With the end of 2022 upon us, data from the CDC showed that COVID-19 cases in the United States had been on the decline in recent months; however, cases are beginning to tick up over the past few weeks, which raises a question about the status of the pandemic: Is the pandemic (really) over?
Admittedly, many people in the U.S. have already returned to normal in their personal lives; few masks are seen in public these days and restaurant dining rooms are open. Supply chain concerns and personnel policy adjustments are still at the forefront of COVID-19 mitigation policies, but where does the food industry stand if another surge occurs? Are we better prepared than we were in March 2020? Are there new regulations or guidance to support risk mitigation? Will there be enforcement criteria going forward?
Nearly three years in, let’s look back at the food sector’s overall response and take a speculative peek into the future.
Before evaluating the food sectors’ efforts to protect both employee and food safety, let’s see where we stand. According to CDC’s data tracker, 2022 started with the highest number of COVID-19 cases ever recorded in the pandemic in the U.S., reaching more than 5,000,000 cases per week. As of November 28, 2022, the weekly case count sits at just upward of 305,000, up slightly from an October 2022 low mark of 265,000, a number that hasn’t been seen since June 2020.
But, before the celebrations begin, it’s important to note the slight uptick in cases recently amid reports of new variants that appear to have increased vaccine immunity evasiveness. It should also be noted that a similar low point occurred in June 2021, when U.S. case counts dropped to as low as 82,000 per week, only to spike to more than a million per week by August 2021.
In the spring of 2020, COVID-19 hit the meat and poultry industry hard. Workers in close proximity to each other in poorly ventilated chilly rooms offered the perfect conditions in which the virus could thrive and spread. With absenteeism high, some companies actually incentivized workers with cash bonuses to continue working even if they were ill, a practice that was eventually stopped to prevent further spread of the disease. There were clear indications that these conditions contributed to community spread events in situations where workers often shared transportation and even lived together. According to CDC’s newsletter Morbidity and Mortality Weekly Report, among 23 states reporting COVID-19 outbreaks in meat and poultry processing facilities, 16,233 cases in 239 facilities occurred, including 86 (0.5%) COVID-19–related deaths.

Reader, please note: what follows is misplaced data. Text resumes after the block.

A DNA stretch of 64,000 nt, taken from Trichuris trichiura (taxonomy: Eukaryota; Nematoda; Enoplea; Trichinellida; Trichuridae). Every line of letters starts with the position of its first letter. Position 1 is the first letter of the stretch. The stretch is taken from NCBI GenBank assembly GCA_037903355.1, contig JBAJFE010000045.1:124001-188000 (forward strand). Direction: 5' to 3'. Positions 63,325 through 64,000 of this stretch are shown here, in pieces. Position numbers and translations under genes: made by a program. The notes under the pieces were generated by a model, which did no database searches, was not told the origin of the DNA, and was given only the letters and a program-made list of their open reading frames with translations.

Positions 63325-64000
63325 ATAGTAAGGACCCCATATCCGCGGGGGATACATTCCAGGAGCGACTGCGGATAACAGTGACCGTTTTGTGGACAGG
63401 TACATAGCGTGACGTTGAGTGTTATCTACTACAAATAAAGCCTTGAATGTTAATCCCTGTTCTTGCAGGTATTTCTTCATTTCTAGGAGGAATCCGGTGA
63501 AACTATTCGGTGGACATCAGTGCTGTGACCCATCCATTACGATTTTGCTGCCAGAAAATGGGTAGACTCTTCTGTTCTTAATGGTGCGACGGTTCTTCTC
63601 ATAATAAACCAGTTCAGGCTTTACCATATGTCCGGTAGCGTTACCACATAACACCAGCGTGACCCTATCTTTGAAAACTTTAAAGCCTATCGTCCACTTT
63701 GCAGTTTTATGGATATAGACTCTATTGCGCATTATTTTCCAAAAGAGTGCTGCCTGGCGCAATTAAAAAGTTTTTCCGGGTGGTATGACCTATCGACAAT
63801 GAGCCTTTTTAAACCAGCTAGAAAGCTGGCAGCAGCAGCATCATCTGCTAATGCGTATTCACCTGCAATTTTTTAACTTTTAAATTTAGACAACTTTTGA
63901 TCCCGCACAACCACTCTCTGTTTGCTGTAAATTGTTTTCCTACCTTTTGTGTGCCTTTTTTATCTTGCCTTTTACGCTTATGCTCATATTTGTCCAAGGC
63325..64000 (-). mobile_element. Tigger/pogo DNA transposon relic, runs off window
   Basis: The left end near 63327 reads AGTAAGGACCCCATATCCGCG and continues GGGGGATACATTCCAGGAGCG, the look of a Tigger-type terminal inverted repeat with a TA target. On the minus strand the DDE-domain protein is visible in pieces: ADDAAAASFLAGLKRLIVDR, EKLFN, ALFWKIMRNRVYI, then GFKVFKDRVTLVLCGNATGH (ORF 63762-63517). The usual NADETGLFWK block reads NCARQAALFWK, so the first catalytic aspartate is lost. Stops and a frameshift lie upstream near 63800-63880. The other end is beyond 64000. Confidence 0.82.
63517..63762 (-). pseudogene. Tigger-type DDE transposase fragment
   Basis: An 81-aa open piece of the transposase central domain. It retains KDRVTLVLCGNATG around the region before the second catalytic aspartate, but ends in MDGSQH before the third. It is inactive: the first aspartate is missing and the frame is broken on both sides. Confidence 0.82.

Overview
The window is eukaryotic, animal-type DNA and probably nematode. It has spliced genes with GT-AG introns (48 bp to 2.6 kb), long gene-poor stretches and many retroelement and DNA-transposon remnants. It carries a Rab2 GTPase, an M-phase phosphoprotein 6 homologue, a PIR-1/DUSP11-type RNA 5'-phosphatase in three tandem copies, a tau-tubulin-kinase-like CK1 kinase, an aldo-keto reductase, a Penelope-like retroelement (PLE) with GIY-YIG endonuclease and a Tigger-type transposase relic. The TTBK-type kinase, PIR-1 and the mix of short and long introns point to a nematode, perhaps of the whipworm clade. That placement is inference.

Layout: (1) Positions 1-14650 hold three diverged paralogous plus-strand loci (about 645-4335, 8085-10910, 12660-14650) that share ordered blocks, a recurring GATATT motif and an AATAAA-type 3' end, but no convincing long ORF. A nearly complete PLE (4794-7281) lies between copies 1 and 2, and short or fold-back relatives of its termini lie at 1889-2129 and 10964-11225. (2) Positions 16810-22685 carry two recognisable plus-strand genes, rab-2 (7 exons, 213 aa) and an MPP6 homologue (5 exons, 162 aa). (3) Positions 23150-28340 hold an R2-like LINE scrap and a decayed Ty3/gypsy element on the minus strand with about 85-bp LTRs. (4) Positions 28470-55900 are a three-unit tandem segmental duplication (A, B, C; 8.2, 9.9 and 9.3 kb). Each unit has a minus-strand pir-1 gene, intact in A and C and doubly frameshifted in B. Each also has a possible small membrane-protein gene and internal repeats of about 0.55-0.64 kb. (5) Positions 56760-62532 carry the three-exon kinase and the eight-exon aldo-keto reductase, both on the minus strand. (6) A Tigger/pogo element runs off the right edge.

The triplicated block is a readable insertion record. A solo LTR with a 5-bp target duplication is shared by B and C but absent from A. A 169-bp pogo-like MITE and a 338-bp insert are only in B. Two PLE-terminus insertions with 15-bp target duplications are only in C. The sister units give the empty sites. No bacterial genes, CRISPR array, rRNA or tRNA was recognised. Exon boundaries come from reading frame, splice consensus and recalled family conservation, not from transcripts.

Guidance for Industry
The World Health Organization (WHO) published an early guidance document that offered initial steps the food industry should take as the pandemic exploded. This was a general document that was not country specific, but at least offered industry a starting point.
This was quickly followed by a guidance issued by the Department of Homeland Security’s Cybersecurity and Infrastructure Security Agency (CISA) on March 19, 2020, entitled “Guidance on the Essential Critical Infrastructure Workforce: Ensuring Community and National Resilience in COVID-19,” in which workers in the food and agriculture sector—agricultural production, food processing, distribution, retail and food service, and allied industries—were named as essential critical infrastructure workers (see “CISA Worker Risk Assessments,” below).
The agency’s National Infrastructure Protection Plan (NIPP) risk management framework, which has been in place since 2014, identifies 16 industry sectors as essential, including the food and agriculture sector, which is composed of an estimated 2.1 million farms, 935,000 restaurants, and more than 200,000 registered food manufacturing, processing, and storage facilities, accounting for roughly one-fifth of the nation’s economic activity. There are four other sectors applicable for food: water and wastewater, energy, transportation, and chemicals (pesticides). NIPP outlines the mitigation options for each sector using a matrix.